• Purchase funeral products online. Funeral homes often markup their caskets and other products dramatically. You can purchase caskets, urns and more on Ever Loved for about half the price.
  • Share funeral details online. It’s easy to create a free memorial website on Ever Loved where you can share funeral information and collect RSVPs. This will save you money on creating printed announcements and physical programs. (Plus, it will save you tons of time.)
  • Hold the memorial service online. You can use programs like Zoom to bring everyone together for a virtual service. You’ll still be able to come together and share memories, without any travel or event costs.

Turn to your community

Your community can be an untapped resource when it comes to times of grief; many friends and family will want to help, but won’t know where to start.

Unsure what to ask for? Here are some ways your community can help you save money (and feel less stressed) when planning a funeral:

  • Preparing and bringing food to a memorial service
  • Offering their home or a community venue to host memorial services
  • Donating to a funeral fundraiser or memorial fund (create one here:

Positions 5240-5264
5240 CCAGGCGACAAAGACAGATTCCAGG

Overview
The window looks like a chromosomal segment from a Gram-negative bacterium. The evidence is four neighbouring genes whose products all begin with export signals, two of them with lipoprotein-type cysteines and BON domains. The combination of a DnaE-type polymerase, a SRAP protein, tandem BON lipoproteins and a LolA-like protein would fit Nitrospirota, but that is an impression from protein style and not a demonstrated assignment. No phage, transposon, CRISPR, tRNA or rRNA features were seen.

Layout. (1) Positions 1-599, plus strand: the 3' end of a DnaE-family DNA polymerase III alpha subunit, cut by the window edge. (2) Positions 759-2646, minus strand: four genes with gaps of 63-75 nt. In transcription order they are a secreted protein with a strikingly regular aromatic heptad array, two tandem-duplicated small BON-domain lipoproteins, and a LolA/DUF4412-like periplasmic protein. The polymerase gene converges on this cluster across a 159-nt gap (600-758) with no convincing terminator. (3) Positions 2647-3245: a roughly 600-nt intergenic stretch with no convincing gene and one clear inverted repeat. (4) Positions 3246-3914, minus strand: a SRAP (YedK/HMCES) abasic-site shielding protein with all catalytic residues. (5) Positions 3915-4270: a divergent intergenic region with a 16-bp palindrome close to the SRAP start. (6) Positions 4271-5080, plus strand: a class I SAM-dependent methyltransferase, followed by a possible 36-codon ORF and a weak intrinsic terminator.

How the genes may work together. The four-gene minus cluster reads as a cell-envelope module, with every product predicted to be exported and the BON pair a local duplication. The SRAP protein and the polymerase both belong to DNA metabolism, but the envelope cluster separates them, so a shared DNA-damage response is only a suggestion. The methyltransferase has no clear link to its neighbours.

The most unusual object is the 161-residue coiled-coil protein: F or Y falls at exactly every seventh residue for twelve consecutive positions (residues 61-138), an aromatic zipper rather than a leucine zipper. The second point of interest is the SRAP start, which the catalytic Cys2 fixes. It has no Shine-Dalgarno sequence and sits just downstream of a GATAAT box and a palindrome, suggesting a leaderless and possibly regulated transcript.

• Researching companies and prices for you
  • Reaching out to local community organizations, religious organizations, and labor unions to make contributions to your memorial website or help with the funeral planning in any way

Compare your options

While traditional funerals are expensive (and exceed the budget of many families), there are actionable ways to prevent yourself from overspending:

  • Understand the average price of funerals in your area.
  • Get detailed price lists from several funeral homes.
  • Compare the prices your funeral home gives you for products (like caskets and urns) with other physical and online stores.
  • Don’t feel pressured to use every service the funeral home offers. Pick and choose which ones are relevant and important to you and your family, and stick to your plan.

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Last updated February 15, 2022